Camel racing is a popular sport in Pakistan, Saudi Arabia, Egypt,
Bahrain, Jordan, Qatar, United Arab Emirates, Oman, Australia, and
Mongolia. Professional camel racing, like horse racing, is an event
for betting and tourist attraction. Camels can run at speeds up to
65 km/h (18 m/s; 40 mph) in short sprints and they can
maintain a speed of 40 km/h (11 m/s; 25 mph) for an
hour. Camels are often controlled by child jockeys, but allegations of
human rights abuses have led to nationwide bans on underage labor in
UAE and Qatar. In modern camel racing, camels are often controlled
by remote controlled robotic whips.
A major camel race is the
Camel Cup held at
Alice Springs which is the
second biggest prize purse camel race in Australia. It is held
annually and includes not only the camel races themselves, but also a
collection of market stalls and other entertainment.
The biggest prize money camel race in Australia is "The Boulia desert
Sands" with a A$25,000 prize purse in Queensland.
1 Child jockeys
2 See also
4 External links
Children are often favored as jockeys because of their light weight.
It has been reported that thousands of children (some reported as
young as 2 years old) are trafficked from countries such as
Afghanistan, Bangladesh, Iran, Pakistan,India and Sudan for use as
jockeys for camel racing industry in Arab States of the Persian
Gulf. Estimates range of 5,000 – 40,000 child camel jockeys in
the Persian Gulf region.
Many child camel jockeys are seriously injured by falling off the
camels. The child jockeys live in camps (called "ousbah") near the
racetracks and many are victims of abuse. Hundreds of children have
been rescued from camel farms in Oman, Qatar, and
UAE and taken back
to their original homes or kept in shelter homes. Many however, are
unable to identify their parents or home communities in South Asia or
Sudan. Some countries have issued penalties for those who trafficked
child camel jockeys and ordered the owners responsibilities for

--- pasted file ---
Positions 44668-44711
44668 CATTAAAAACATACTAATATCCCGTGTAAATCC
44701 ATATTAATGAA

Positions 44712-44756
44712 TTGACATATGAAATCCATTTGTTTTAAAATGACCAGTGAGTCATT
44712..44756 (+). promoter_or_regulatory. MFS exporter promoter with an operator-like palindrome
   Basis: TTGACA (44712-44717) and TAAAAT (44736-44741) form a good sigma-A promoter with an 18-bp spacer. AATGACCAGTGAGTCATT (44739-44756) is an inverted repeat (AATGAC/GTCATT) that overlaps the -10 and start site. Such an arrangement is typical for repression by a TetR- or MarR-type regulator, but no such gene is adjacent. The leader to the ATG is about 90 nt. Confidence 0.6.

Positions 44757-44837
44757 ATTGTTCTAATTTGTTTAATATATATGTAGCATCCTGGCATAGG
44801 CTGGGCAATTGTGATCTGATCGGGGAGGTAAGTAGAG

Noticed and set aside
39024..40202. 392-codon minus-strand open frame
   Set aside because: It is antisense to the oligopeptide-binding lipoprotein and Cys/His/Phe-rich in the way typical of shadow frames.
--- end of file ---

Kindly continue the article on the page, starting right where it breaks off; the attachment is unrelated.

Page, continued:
returning the children back to their home countries. However, they
report that in many instances the children rescued were those who had
been sold away by their own parents in exchange for money or a job
abroad. If they were returned, the children would again be sold for
the same purposes. Other children did not speak their native
languages, or did not know how to live outside the camel farms.
A prominent activist for rehabilitation and recovery of the jockeys is
Pakistani lawyer Ansar Burney. He has focused a portion of his work on
eliminating the use of child jockeys.
The United Arab Emirates was the first to ban the use of children
under 15 as jockeys in camel racing when
Sheikh Hamdan bin Zayed Al
Nahyan announced the ban on 29 July 2002. In 2009 the
compensation to 879 former jockeys. The
UAE now issues penalties
such as jail and banning for those found using children as jockeys. In
2010, volunteers from Anti-Slavery International photographed
violations of this ban.
In Qatar, the Emir of Qatar, Hamad Al Thani, banned child jockeys in
2005 and directed that, by 2007, all camel races would be directed
by robotic jockeys.
The Great Australian
Camel Race, an Australian event held in 1988 to
recognize the positive impact that camels had on the development of
^ 2005 U.S. State Department Trafficking in Persons Report. State.gov.
^ a b Williamson, Lucy. (2005-02-04) South Asia Child camel jockeys
find hope. BBC News. Retrieved 2011-10-25.
^ The Times UK News, World News and Opinion. Timesonline.co.uk.
^ Middle East
Help for Gulf child camel jockeys. BBC News
(2004-12-02). Retrieved 2011-10-25.
^ Under-age camel jockeys get caring hand. gulfnews. Retrieved
UAE enforces stringent steps to eradicate child jockeys (Wam),
Khaleej Times, 24 May 2005
^ Nelson, Dean. (2009-05-05) Former camel jockeys compensated by UAE.
Telegraph. Retrieved 2012-01-27.
^ Peachey, Paul. (2010-03-03)
UAE defies ban on child camel jockeys
– Middle East – World. The Independent. Retrieved 2012-01-27.
^ Can robots ride camels? by Ian Sample, The Guardian, Thursday,
^ "Robots of Arabia" by Jim Lewis, Wired, Issue 13.11, November 2005.
Information and Resource Guide to
Racing in Oman article
Racing in Rhythm in the UAE
Camel racing in Forbes NSW Australia - Pics & vid.
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